When several users need to perform similar activities in a particular database (and there is no corresponding Windows group), you can add a database role, which specifies a group of database users that can access the same objects of the database.
Members of a database role can be any of the following:
- Windows groups and user accounts
- SQL Server logins
- Other roles
The security architecture in the Database Engine includes several “system” roles that have special implicit permissions. There are two types of predefined roles (in addition to user-defined roles):
- Fixed server roles
- Fixed database roles
Beside these two, the following sections also describe the following types of roles:
- Application roles
- User-defined server roles
- User-defined database roles
The following sections describe in detail these role types.
Fixed Server Roles
Fixed server roles are defined at the server level and therefore exist outside of databases belonging to the database server. Table 12-1 lists all existing fixed server roles.
Table 12-1 Fixed Server Roles
|Fixed Server Role||Description|
|sysadmin||Performs any activity in the database system|
|serveradmin||Configures server settings|
|setupadmin||Installs replication and manages extended procedures|
|securityadmin||Manages logins and CREATE DATABASE permissions and reads audits|
|processadmin||Manages system processes|
|dbcreator||Creates and modifies databases|
|diskadmin||Manages disk files|
Managing Fixed Server Roles
You can add members to and delete members from a fixed server roles in two ways:
- Using Management Studio
- Using T-SQL statements
To add a login to a fixed server role using SQL Server Management Studio, expand the server, expand Security, and expand Server Roles. Right-click the role to which you want to add a login and then click Properties. On the Members page of the Server Role Properties dialog box (see Figure 12-4), click Add. Search for the login you want to add. Such a login is then a member of the role and inherits all credentials assigned to that role.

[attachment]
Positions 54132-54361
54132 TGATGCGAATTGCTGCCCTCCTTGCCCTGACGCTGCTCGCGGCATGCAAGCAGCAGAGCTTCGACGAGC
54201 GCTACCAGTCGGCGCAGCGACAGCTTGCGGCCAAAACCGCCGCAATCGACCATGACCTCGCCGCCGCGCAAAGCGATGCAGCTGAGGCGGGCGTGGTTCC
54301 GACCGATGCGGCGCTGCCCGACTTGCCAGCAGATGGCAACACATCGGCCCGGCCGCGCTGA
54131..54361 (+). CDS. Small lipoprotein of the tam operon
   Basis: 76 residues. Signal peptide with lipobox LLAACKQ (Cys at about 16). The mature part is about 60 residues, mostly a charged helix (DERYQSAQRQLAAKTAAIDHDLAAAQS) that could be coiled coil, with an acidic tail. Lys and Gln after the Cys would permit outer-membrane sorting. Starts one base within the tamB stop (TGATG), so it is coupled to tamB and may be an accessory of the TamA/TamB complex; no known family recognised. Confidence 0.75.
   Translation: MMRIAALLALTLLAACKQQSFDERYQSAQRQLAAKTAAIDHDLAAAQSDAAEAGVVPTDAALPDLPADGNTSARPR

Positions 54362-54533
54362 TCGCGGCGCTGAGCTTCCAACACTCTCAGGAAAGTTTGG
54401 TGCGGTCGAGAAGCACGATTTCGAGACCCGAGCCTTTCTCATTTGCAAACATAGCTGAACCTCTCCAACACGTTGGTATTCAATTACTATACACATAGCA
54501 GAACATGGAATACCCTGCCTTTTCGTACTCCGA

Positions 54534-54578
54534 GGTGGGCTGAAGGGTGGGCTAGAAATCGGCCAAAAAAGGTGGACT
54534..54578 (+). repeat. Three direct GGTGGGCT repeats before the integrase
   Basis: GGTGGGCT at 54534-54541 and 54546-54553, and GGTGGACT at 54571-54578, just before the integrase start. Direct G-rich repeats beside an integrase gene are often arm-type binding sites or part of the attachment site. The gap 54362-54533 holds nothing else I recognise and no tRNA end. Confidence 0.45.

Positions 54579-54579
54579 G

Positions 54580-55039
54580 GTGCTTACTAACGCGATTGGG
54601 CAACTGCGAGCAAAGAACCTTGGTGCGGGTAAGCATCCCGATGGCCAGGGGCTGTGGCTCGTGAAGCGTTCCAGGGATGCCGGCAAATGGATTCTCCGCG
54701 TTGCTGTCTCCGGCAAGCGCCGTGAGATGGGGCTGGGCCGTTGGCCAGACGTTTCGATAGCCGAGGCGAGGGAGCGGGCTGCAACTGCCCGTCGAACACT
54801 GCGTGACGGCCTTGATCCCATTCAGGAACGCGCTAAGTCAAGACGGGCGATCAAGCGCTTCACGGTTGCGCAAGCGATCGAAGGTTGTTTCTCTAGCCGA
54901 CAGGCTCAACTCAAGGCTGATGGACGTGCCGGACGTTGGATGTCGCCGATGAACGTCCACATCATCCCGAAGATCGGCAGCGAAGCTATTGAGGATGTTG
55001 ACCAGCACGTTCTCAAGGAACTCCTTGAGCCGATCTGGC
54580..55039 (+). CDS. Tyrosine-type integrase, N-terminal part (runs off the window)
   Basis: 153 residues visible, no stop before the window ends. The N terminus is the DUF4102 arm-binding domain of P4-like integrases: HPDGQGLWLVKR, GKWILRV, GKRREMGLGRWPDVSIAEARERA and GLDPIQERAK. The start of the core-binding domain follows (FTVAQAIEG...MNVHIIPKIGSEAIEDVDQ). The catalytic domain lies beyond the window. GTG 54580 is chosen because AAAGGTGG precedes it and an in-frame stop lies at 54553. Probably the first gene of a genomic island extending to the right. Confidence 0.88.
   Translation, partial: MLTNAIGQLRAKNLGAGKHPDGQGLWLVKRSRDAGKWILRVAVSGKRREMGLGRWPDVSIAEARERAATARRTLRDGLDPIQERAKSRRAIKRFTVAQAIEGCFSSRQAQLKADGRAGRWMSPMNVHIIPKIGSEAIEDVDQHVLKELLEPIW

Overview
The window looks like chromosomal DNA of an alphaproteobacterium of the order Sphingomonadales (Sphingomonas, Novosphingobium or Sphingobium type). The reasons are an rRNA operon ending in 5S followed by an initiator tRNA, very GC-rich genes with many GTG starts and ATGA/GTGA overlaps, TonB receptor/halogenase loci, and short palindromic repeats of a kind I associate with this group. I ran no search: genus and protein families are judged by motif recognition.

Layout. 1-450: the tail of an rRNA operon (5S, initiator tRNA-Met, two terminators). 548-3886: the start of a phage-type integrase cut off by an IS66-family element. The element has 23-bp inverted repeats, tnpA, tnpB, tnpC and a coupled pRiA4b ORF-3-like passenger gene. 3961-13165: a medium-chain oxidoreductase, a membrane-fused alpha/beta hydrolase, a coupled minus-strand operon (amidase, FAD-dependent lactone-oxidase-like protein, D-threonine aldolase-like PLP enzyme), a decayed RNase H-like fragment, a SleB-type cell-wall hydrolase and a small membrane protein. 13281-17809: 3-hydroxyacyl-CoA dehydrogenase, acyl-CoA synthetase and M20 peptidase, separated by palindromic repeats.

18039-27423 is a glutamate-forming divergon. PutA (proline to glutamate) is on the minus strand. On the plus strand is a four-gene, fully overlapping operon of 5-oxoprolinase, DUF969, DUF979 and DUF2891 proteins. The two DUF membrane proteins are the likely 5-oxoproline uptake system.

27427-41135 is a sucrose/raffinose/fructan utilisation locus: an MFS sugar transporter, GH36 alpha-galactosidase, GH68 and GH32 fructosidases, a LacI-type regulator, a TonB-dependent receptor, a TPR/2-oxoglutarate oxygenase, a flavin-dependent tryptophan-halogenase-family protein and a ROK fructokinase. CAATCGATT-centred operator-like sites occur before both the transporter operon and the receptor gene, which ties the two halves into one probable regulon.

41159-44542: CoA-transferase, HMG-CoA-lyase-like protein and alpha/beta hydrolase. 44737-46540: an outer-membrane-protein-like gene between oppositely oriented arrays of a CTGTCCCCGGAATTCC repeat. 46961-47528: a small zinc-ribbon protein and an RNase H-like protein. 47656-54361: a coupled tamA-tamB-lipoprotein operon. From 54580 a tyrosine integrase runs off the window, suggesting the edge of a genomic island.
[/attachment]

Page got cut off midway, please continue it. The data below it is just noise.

The Transact-SQL statements CREATE SERVER ROLE and DROP SERVER ROLE are used, respectively, to add members to and delete members from a fixed server role. There ALTER SERVER ROLE statement modifies the membership of a server role. Example 12.9, in section “User-Defined Server Roles”, shows the use of the CREATE SERVER ROLE and ALTER SERVER ROLE statements.
The sa Login
The sa login is the login of the system administrator. In versions previous to SQL Server 2005, in which roles did not exist, the sa login was granted all possible permissions for system administration tasks. Now, the sa login is included just for backward compatibility. This login is always a member of the sysadmin fixed server role and cannot be removed from the role.
Fixed Database Roles
Fixed database roles are defined at the database level and therefore exist in each database belonging to the database server. Table 12-2 lists all of the fixed database roles. Members of the fixed database role can perform different activities. Use Books Online to learn which activities are allowed for each of the fixed database roles.
Table 12-2 Fixed Database Roles
|Fixed Database Role||Description|
|db_owner||Users who can perform almost all activities in the database|
|db_accessadmin||Users who can add or remove users|
|db_datareader||Users who can see data from all user tables in the database|
|db_datawriter||Users who can add, modify, or delete data in all user tables in the database|
|db_ddladmin||Users who can perform all DDL operations in the database|
|db_securityadmin||Users who can manage all activities concerning security permissions in the database|
|db_backupoperator||Users who can back up the database|
|db_denydatareader||Users who cannot see any data in the database|
|db_denydatawriter||Users who cannot change any data in the database|
Besides the fixed database roles listed in Table 12-2, there is a special fixed database role called public, which is explained next.
The public role is a special fixed database role to which every legitimate user of a database belongs. It captures all default permissions for users in a database. This provides a mechanism for giving all users without appropriate permissions a set of (usually limited) permissions. The public role maintains all default permissions for users in a database and cannot be dropped. This role cannot have users, groups, or roles assigned to it because they belong to the role by default. (Example 12.19, in section “Authorization”, shows the use of the public role.)
By default, the public role allows users to do the following:
- View system tables and display information from the master system database using certain system procedures
- Execute statements that do not require permissions—for example, PRINT
Assigning a User to a Fixed Database Role
To assign a user to a fixed database role using SQL Server Management Studio, expand the server, expand Databases, expand the database, expand Security, expand Roles, and then expand Database Roles. Right-click the role to which you want to add a user and then click Properties. In the Database Role Properties dialog box, click Add and browse for the user(s) you want to add. Such an account is then a member of the role and inherits all credentials assigned to that role.